Hollywood Protest Marks War’s Fifth Year; 4,000 U.S. Deaths

Fabiola Prieto

The feel of the anti-war march and rally held on March 15 in Hollywood was certainly inspiring. According to organizers the demonstration drew at least 10,000 people.

But since the amount reported by police was 2,000, it became one of those “you had to be there” things; just as with many other protests since the war started, this one too, was undermined by corporate media.

The demonstration initiated by the Act Now to Stop War and End Racism (ANSWER) Coalition was one of the many events held throughout the world in remembrance of the launch of “Operation Iraqi Freedom,” on March 19.

“The cost of war extends to U.S. civilians. The government spends $425 million a day on contracts for war profiteers while slashing billions from education, health care, housing and job training programs,” ANSWER said in a press release.

During the event, which lasted more than three hours, marchers condemned what they call an “unjust and unnecessary war,” and remembered the deaths of the nearly 4,000 U.S. soldiers, as well as the deaths of over a million Iraqis since this war began.
“When you talk about destruction, don’t you think you can count us!” read the banner carried by students Jessica Pineda, 22, and Channel Scebur, 20. The march proceeded undisturbed. No arrests were made during this demonstration.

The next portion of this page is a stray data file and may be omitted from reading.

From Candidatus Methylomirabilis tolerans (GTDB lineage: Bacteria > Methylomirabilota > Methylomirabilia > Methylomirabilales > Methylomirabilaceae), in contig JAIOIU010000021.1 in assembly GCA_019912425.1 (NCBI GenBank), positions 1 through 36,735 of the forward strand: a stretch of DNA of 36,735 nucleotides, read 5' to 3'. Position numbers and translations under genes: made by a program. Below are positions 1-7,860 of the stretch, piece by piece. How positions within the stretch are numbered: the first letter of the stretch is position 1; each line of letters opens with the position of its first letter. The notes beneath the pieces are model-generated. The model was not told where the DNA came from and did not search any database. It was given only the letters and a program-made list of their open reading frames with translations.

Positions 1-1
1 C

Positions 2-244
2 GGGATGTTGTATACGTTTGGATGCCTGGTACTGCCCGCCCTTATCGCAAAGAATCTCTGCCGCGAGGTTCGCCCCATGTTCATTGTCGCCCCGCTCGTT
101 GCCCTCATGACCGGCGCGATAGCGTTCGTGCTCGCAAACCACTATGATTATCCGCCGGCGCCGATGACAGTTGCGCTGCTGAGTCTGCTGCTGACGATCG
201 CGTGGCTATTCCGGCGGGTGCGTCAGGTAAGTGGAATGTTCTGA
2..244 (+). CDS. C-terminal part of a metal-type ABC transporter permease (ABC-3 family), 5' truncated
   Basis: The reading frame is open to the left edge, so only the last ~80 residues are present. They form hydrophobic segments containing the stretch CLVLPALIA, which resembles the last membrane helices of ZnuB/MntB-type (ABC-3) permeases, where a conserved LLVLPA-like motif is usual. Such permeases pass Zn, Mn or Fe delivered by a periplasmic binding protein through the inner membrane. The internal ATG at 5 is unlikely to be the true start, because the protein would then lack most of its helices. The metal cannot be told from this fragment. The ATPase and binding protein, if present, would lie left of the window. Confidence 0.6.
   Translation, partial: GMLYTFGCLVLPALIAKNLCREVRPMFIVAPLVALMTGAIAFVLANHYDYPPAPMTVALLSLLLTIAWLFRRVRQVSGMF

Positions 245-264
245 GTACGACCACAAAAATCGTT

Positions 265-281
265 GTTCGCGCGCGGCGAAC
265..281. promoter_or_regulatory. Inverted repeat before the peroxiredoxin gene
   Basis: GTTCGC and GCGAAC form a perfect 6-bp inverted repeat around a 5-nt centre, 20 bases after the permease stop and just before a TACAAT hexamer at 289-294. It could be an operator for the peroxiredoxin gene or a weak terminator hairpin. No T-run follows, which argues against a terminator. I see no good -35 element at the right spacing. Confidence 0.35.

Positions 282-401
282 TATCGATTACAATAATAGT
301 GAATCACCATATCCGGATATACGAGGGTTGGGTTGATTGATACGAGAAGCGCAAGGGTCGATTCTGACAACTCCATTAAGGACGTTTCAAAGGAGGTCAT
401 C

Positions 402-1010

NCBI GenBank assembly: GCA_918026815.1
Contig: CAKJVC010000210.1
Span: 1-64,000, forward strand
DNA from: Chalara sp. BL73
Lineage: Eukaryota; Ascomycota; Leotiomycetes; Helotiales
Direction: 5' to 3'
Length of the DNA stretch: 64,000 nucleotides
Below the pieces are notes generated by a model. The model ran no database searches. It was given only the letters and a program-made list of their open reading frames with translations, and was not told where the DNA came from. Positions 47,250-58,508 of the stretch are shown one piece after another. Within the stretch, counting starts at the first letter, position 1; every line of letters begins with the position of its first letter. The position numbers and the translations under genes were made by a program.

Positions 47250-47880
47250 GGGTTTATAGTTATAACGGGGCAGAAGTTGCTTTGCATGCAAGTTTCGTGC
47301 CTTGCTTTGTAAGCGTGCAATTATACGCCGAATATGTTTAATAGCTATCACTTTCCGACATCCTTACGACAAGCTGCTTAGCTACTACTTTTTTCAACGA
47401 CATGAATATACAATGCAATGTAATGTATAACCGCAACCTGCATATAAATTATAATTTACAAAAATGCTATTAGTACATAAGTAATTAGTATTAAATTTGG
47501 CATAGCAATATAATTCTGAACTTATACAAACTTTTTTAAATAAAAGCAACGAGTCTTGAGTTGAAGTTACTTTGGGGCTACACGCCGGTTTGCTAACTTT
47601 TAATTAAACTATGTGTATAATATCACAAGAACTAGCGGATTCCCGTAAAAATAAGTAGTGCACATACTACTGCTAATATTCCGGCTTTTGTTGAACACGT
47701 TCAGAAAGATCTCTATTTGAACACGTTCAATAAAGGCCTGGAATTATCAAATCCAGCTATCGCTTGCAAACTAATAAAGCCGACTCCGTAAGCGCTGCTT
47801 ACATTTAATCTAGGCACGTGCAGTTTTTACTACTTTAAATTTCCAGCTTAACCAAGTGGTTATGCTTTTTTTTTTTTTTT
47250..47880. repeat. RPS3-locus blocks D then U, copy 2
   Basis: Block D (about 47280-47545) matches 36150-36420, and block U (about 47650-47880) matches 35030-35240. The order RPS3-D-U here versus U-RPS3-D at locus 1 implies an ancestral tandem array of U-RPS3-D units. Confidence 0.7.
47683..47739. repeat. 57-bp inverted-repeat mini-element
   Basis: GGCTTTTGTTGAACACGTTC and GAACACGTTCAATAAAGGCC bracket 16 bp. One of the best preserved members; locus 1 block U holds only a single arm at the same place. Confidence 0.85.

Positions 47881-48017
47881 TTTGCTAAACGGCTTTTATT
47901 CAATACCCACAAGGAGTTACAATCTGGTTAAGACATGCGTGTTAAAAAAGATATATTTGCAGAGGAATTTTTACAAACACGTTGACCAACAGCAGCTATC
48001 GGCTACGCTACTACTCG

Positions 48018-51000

Vietnam veteran Ron Kovic, author of the book “Born on the 4th of July,” led the march. “This is what democracy looks like,” he said as he took to the stage to begin his speech.

“I used to see him back in the ’80s at the anti-nuclear war protests,” said Lynn Cohen, 50, who cheered as Kovic came on stage.
Other speakers included U.S. presidential candidate Gloria La Riva, of the Party for Socialism and Liberation, and Malalai Joya, a former member of the parliament in Afghanistan.

“[US policy in Afghanistan] is a mockery of US foreign policy and a mockery of the war on terror,” Joya said.

March participants included progressive, left-leaning organizations such as KPFK (FM-90.7) Pacifica radio and the Party for Socialism and Liberation. Many reformist ideals were evident during the march. There were youths with red and black flags, banners demanding a halt to occupation in Latin America and the Middle East, and, inevitably, the various ways and means (words and pictures, signs and banners) of insulting President George W. Bush.

All of these, including the man holding a sign that read “So many hippies, so few grenades,” would have made this event a true affirmation of free speech, except for the expected censorship that the corporate media would later impose.

The organizers of the event knew that their message wouldn’t be conveyed through the mainstream press, so they traced the path of the march to end in front of the Cable News Network building located in the intersection of Sunset and Cahuenga boulevards.

“Don’t you see CNN? Put the peace march on TV,” some protesters yelled.

But, this was in vain, as of March 19, the only coverage CNN.com had about the many protests held that date, began with the headline: “Anti-war Protesters arrested at IRS.” And although this report mentioned some other rallies around the country, the network neglected the one that was (literally) right under its nose.